Castro interested in prisoner exchange with US, says Cardinal Bertone
Raul Castro / Cardinal Tarcisio Bertone
Raul Castro / Cardinal Tarcisio Bertone

.- In an interview with the L’Osservatore Romano and Vatican Radio, Vatican Secretary of State Cardinal Tarcisio Bertone reflected on his recent visit to Cuba and said dialogue between the Church and the State is necessary.  He also said Raul Castro is willing to “exchange prisoners” with the United States.

Recounting his meeting with Cuba’s new president and with other officials, Cardinal Bertone said, “Discussions began initially with the exchange of impressions about Cuba and about the vitality of the Catholic Church.  Later I met privately with the President face to face for 55 minutes. I presented him with a specific request and the new President responded positively.”

The Vatican Secretary of State said one issue addressed with the Cuban president “refers to the action of the bishops’ conference.”  “The recognition of the Catholic Church’s legal status is one concrete problem that exists,” he stated.

Cardinal Bertone also revealed that he discussed the issue of political prisoners with the President. “I gave President Raul a list of names of prisoners for consideration [to be released] for humanitarian reasons, respecting always the sovereignty of Cuba,” the cardinal said, adding that he also expressed his concern for the families of those detained.

In response, Cardinal Bertone said, “the President emphasized the importance of reciprocity at the international level.  He said he was willing to address all the problems with great openness and even to make concrete gestures in an atmosphere of reciprocity.”  In that regard, Cardinal Bertone mentioned “the crucial problems of Cuba” related to the US-led embargo and the European Union sanctions, which “slow its development and do not allow for the serious socio-economic difficulties that afflict the island to be faced.”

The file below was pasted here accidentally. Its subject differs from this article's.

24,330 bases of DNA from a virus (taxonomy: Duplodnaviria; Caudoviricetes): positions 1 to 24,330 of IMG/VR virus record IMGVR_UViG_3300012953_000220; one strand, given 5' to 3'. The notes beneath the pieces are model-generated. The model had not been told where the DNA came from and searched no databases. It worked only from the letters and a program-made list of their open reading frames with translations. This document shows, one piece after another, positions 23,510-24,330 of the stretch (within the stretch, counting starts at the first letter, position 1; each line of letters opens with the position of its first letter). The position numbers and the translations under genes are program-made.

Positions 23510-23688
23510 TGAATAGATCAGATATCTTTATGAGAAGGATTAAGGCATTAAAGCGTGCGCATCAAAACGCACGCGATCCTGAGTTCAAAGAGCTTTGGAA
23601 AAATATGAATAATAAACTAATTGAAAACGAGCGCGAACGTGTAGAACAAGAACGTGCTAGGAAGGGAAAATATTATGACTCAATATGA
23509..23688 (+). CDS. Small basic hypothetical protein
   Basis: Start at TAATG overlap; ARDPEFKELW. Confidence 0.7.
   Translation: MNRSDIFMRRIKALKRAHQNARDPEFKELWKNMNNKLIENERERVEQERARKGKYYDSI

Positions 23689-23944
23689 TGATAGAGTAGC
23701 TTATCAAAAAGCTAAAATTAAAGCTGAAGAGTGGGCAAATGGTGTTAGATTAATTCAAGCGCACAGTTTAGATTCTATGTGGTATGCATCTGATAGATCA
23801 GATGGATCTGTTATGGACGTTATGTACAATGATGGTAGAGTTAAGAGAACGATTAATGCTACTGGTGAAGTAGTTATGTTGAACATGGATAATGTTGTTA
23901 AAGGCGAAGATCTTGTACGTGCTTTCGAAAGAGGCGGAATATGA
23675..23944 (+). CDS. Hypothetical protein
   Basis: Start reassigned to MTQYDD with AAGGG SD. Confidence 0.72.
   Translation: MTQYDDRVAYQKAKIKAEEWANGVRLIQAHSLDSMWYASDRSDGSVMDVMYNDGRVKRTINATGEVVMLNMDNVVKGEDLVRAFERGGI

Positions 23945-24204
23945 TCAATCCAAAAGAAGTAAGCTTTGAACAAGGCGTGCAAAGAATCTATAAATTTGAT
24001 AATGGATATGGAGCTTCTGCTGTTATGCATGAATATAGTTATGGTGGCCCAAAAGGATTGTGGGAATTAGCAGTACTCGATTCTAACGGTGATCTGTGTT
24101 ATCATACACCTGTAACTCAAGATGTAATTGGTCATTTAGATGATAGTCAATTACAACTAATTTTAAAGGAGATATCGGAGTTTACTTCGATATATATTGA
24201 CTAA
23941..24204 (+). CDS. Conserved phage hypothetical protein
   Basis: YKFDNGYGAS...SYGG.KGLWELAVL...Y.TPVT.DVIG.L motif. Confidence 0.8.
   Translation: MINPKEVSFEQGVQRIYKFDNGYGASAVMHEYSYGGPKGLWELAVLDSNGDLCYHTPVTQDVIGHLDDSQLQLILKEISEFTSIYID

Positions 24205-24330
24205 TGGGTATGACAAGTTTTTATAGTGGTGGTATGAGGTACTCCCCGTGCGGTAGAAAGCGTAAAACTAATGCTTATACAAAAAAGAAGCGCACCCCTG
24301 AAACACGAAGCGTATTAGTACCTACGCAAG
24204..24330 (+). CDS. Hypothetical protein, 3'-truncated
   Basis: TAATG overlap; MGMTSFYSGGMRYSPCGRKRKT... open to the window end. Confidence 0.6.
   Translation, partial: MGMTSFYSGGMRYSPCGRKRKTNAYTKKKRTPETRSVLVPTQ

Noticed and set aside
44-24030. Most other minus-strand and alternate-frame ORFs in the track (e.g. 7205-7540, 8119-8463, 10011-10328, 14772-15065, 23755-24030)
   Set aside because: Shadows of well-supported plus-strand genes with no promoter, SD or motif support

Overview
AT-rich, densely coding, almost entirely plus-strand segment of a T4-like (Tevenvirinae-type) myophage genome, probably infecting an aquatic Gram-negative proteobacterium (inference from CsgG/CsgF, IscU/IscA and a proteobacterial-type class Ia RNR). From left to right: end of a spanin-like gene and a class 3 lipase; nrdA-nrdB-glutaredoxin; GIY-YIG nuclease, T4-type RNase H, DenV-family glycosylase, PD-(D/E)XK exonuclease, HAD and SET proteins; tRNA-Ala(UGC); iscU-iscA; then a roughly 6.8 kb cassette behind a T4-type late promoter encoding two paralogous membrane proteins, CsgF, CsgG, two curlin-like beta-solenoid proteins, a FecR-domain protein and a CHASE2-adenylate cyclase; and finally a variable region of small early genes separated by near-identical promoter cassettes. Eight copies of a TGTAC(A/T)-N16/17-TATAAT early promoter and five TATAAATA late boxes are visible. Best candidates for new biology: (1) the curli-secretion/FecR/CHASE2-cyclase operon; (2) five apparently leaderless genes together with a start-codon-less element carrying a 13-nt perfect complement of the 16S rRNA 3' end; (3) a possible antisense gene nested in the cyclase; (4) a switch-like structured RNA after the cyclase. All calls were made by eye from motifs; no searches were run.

The Vatican cardinal said President Castro also brought up the issue of five Cuban prisoners in the United States and their humanitarian treatment, “with the eventual possibility of an exchange.”  He also stressed that since the embargo directly affects the inhabitants of Cuba, he “gave assurances that the Holy See would work to have these sanctions reduced, if not altogether eliminated.”

However, he emphasized that “this would certainly imply movement towards greater freedom, towards the recognition of personal, social, political and economic rights” by the Cuban government.

Cardinal Bertone summarized his visit to Cuba by saying, “The results have far surpassed the expectations in all that I have seen of the vitality of the Cuban Church in all of her components and initiatives.”

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